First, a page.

SINGAPORE, May 24 ------ Pandemic lockdowns slashed daily global emissions of carbon dioxide (CO2) by 17 percent, researchers said on Tuesday (May 19) in a detailed assessment of how the crisis affected the global economy. By April this year, CO2 emissions had plunged to 2006 levels, the authors say, adding that the findings could help shape policies on cutting emissions to curb climate change.
Calls are growing globally for the trillions of dollars in stimulus spending to be directed to green programs to speed up the switch to a less polluting global economy and create jobs in new industries. The multi-national group of scientists had examined data from 69 nations responsible for 97 per cent of mankind’s carbon emissions, and calculated the drop in CO2 compared with last year’s levels.
Carbon dioxide is the main greenhouse gas heating up the planet and the United Nations says emissions need to fall quickly this decade to try to keep warming to well below 2 deg C above pre-industrial levels. The study, published in Nature Climate Change, considered the impact of lockdowns, border closures and other restrictions on six sectors, including aviation, ground transport, power generation and households from January to April.
Transport, industry and power stations are the main sources of CO2 and air pollution, and emissions have been growing rapidly in recent decades. Prior to the pandemic, the global economy pumped out about 100 million tons of CO2 a day – far more than nature can absorb, meaning it keeps accumulating in the atmosphere. The authors found that nearly half the calculated drop in carbon emissions was the result of fewer cars, trucks and buses plying roads across many countries.
Aviation emissions also plunged, dropping by 60 percent by early April. This accounted for 10 per cent of the overall drop in CO2 emissions globally. Emissions from the power generation sector dropped 7.4 percent, while household emissions rose 2.8 percent, reflecting the millions of people staying at home around the globe.
“Road transport was one of the most important sectors contributing to the fall in emissions, highlighting the large opportunities that would come from addressing transport as a key area for carbon mitigation,” said co-author Dr Pep Canadell, executive director of the Global Carbon Project, which closely monitors fossil fuel emission trends. This could include speeding up electrification of transport or using green hydrogen as a fuel, plus more support for walking and cycling as part of a vision for low carbon, cleaner cities post-pandemic.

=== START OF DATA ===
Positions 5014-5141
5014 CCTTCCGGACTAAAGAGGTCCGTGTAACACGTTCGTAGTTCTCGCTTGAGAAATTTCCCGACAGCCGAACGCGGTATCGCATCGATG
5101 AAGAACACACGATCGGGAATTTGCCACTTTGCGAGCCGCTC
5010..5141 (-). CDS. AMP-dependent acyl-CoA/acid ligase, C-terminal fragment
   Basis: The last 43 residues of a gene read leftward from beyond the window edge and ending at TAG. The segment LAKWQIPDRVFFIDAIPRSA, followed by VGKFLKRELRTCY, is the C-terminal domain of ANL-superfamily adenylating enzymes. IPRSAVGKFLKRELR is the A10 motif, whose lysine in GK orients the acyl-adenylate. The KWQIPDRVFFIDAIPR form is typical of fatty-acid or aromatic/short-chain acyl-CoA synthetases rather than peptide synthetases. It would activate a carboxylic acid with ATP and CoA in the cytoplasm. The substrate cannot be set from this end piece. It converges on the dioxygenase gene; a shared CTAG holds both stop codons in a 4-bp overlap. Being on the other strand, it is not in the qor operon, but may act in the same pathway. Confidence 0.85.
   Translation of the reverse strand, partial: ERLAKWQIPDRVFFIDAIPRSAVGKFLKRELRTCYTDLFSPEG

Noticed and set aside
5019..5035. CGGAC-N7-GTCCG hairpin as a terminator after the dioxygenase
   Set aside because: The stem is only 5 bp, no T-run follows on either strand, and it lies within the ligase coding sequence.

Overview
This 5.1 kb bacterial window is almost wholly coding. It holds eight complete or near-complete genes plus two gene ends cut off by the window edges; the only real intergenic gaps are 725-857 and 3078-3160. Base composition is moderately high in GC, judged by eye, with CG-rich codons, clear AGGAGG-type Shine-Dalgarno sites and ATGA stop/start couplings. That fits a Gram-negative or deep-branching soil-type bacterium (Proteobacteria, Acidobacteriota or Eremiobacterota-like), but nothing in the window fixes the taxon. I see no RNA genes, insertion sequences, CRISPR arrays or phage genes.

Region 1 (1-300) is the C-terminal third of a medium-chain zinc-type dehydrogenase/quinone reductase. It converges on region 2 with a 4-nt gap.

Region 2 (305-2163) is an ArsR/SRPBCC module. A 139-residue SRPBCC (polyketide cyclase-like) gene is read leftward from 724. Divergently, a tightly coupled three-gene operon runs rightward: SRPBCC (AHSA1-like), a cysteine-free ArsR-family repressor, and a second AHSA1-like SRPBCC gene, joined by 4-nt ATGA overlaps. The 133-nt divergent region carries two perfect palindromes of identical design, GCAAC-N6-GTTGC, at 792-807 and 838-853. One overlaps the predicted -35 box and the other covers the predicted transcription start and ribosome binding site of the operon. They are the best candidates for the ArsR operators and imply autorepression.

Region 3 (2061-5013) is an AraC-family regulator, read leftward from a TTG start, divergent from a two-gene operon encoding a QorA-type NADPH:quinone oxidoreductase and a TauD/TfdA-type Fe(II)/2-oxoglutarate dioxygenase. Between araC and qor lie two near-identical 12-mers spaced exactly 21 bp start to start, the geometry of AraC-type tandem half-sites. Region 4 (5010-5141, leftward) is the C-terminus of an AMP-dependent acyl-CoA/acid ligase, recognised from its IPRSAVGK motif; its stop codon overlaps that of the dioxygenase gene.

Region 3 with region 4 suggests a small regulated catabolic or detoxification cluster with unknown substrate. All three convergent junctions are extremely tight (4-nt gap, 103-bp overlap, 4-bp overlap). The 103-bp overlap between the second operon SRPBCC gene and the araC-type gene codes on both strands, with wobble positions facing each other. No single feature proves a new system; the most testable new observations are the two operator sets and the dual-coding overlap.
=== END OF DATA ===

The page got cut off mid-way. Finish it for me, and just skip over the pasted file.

It could also encourage more plans to boost cycling, walking and public transport post-pandemic to try to cut air pollution and preserve blue skies. “We have also had an extraordinary opportunity to assess what essential travel is, both for business and personal, and learnt that is possible in many instances that remote interactions are as efficient or more efficient than doing the traveling,” Dr Canadell told The Straits Times.
In total, daily CO2 emissions fell 17 million tons by early April. That is the equivalent to the annual emissions of 3.7 million average cars, according to the US Environmental Protection Agency. The depth of decline varied across nations, depending on the stringency of their lockdowns and other policies restricting movement. In China, the decrease peaked at 24 percent, India at 26 percent, Indonesia 18 per cent and Italy 28 percent. With countries now trying to ease restrictions, the question is how much CO2 emissions will drop by the end of the year.
The authors estimated emissions will drop between 4.2 and 7.5 percent, depending on how long restrictions or confinements last and economic activity remains depressed. The big concern is what world leaders and businesses decide in the coming months, the authors said. Will they step up and use the stimulus spending to achieve the goals of the UN’s Paris Climate Agreement to keep temperatures to well below 2 deg C and net-zero CO2 emissions by 2050? “The extent to which world leaders consider the net-zero emissions targets and the imperatives of climate change when planning their economic responses to Covid-19 is likely to influence the pathway of CO2 emissions for decades to come,” the authors noted.